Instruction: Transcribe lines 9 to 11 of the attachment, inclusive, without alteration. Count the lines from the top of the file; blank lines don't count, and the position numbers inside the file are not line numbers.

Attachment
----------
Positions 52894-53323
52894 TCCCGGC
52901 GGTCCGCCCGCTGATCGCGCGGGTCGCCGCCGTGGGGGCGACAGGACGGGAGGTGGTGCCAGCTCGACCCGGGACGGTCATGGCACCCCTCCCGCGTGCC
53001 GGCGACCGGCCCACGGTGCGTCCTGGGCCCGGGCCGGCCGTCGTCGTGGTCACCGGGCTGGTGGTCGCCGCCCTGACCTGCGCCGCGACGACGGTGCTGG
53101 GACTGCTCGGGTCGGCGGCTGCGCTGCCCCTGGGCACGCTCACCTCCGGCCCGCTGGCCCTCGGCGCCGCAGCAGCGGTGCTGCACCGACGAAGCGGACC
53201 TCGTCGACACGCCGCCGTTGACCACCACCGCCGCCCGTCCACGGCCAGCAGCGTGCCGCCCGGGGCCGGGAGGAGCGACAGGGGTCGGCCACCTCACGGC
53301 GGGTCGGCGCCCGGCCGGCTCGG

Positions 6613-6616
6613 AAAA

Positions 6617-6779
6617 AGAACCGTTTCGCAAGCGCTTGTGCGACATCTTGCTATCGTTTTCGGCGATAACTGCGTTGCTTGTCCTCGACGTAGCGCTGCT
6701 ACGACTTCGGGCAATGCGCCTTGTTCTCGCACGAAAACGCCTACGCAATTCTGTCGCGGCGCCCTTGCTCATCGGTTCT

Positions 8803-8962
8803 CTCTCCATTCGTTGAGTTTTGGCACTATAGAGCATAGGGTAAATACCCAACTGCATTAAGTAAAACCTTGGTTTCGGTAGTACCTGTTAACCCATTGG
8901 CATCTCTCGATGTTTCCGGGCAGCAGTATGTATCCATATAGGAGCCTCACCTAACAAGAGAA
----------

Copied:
6613 AAAA

Positions 6617-6779
6617 AGAACCGTTTCGCAAGCGCTTGTGCGACATCTTGCTATCGTTTTCGGCGATAACTGCGTTGCTTGTCCTCGACGTAGCGCTGCT